Spring is finally here and the weather is starting to get warmer–yay! I don’t know about you, but I want to spend as much time as possible outside, enjoying the nice weather. There are some fun things to do here on campus, but there are even more ways to enjoy the weather out and about in Columbus. You could explore German Village, attend a Columbus Clippers baseball game, or take a walk through Goodale Park. Now, you may be thinking, “I don’t have a car, how am I supposed to get there?”  You have lots of options!

COTA Bus

The one option you are probably most familiar with is the COTA. This is the public bus system in Columbus, and you get to ride for free with your BuckID. The bus I use the most is the #2; it goes straight up and down High Street, making it easy to get downtown.

Car2go

If you plan on spending a lot of time out and about in the city, you might want to look into car2go. You have probably seen the blue and white Smart cars around campus. You can sign up for car2go with a onetime fee, and then pay $0.41 per minute of driving. When you are ready to go somewhere, just find a car, use your member card as a key, and drop it off in a designated space when you are done. This is an easy way to get where you want to be on your own time.

Bike Share

My favorite option is the University-affiliated bike share program! It is just $35 per year, or $6 a day, but there are additional fees for longer rides. You can download their app on your phone, and then when you want to ride you just tell the app the bike number you want, and you will get the code to unlock the bike. You can take these bikes to class or to a fun off-campus location. This is a great way to get some exercise, enjoy the weather, and explore Columbus! There are so many cool places you can ride including the Olentangy Trail and Scioto Mile. I also recommend checking out the Scioto Audubon Metro Park–they have a pretty awesome climbing wall.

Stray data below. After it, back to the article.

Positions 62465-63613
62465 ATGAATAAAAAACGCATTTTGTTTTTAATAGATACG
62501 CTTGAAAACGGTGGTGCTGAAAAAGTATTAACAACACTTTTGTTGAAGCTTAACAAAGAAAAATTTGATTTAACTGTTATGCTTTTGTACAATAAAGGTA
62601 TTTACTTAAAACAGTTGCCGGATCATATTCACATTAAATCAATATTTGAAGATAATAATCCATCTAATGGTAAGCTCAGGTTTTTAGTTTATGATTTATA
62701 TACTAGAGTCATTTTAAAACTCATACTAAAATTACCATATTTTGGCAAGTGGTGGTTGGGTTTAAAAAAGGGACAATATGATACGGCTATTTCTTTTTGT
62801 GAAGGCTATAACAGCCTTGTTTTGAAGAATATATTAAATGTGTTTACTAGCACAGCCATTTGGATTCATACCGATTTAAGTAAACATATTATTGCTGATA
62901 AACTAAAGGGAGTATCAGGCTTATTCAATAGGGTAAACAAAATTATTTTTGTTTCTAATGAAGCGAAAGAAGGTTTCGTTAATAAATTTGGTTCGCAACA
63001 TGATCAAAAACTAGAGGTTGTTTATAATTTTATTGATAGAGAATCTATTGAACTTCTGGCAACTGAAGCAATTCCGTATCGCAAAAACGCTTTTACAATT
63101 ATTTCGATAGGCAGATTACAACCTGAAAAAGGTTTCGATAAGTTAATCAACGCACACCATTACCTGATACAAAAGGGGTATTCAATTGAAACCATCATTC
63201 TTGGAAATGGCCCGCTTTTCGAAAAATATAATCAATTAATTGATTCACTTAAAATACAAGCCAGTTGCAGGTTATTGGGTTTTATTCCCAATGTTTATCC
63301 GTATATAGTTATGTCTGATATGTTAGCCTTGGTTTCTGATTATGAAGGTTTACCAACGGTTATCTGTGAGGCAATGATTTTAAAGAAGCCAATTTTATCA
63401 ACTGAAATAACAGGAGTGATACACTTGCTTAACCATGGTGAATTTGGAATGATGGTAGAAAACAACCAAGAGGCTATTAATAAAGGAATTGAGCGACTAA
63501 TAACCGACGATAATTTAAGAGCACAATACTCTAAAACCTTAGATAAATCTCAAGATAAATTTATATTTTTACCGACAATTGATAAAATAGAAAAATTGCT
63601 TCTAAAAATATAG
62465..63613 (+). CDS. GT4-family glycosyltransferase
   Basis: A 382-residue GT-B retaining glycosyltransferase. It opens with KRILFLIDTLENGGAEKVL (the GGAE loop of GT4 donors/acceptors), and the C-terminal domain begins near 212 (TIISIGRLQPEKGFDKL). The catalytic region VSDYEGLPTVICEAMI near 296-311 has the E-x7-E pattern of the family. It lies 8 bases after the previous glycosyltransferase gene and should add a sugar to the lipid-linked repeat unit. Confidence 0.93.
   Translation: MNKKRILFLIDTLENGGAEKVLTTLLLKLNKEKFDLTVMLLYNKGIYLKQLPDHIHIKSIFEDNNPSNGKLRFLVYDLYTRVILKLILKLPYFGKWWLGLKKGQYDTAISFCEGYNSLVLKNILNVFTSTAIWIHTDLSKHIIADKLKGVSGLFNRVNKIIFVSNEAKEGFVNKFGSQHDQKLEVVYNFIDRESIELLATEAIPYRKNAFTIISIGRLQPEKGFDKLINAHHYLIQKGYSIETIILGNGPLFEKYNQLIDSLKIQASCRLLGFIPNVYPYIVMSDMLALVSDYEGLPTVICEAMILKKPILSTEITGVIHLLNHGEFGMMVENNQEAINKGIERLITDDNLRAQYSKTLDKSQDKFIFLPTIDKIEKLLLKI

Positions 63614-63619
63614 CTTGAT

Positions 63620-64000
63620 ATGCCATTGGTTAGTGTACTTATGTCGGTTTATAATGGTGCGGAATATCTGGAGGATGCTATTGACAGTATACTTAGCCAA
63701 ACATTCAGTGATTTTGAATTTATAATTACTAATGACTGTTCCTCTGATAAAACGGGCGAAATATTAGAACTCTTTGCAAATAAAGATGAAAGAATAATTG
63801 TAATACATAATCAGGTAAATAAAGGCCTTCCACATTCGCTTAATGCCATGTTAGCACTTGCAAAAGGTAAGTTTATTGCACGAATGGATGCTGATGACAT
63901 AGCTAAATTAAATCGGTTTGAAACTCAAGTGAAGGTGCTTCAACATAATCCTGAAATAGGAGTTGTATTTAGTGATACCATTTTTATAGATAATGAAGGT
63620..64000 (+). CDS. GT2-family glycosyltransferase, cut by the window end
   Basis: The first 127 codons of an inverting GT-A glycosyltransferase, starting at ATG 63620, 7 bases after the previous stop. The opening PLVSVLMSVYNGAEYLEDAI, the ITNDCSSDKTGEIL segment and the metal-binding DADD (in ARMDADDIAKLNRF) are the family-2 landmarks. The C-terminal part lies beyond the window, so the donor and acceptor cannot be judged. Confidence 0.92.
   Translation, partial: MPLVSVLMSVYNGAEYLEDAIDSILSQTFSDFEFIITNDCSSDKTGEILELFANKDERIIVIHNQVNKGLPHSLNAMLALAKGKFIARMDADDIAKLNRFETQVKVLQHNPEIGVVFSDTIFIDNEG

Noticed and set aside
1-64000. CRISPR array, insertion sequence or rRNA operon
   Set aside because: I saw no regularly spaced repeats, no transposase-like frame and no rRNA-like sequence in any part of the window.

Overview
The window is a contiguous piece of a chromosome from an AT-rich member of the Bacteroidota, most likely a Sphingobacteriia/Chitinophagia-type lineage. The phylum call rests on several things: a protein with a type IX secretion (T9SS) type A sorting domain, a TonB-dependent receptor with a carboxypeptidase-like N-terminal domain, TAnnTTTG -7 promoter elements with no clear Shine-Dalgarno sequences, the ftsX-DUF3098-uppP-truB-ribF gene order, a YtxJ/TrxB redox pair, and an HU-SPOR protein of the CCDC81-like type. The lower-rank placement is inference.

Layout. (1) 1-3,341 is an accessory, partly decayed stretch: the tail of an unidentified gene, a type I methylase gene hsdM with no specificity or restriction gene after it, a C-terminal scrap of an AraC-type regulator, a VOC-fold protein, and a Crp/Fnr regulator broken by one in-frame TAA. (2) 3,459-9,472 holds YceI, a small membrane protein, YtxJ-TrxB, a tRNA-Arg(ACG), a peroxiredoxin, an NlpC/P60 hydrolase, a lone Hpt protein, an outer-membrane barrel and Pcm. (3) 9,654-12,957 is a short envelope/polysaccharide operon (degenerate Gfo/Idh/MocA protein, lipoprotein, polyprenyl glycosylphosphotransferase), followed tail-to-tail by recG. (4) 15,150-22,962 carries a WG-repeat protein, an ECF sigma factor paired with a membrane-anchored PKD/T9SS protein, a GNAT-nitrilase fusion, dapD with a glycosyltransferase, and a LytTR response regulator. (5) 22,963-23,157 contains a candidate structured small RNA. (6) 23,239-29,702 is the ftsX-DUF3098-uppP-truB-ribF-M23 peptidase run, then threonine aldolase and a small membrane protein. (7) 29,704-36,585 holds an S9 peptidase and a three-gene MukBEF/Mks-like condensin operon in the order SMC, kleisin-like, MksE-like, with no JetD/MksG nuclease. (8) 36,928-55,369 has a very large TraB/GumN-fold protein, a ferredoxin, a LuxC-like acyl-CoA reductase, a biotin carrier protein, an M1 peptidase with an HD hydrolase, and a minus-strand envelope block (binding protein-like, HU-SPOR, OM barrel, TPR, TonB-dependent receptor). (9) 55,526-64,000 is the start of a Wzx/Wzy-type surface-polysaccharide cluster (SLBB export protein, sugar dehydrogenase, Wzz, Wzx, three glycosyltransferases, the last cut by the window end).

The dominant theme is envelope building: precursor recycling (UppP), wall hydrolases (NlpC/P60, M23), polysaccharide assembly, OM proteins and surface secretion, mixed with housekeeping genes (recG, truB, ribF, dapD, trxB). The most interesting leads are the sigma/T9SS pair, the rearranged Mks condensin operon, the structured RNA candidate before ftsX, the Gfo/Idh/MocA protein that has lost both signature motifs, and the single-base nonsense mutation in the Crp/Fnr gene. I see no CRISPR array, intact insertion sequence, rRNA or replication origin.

Build a Better Body Image

Winter Blues

From being cooped up inside all of the time and practically living inside your parka, it is easy to feel the blues–especially when it comes to body image. Negative self-talk can be prominent in these winter months, especially as we approach spring break. I have heard all types of conversations in the dining halls, with the most popular tagline being,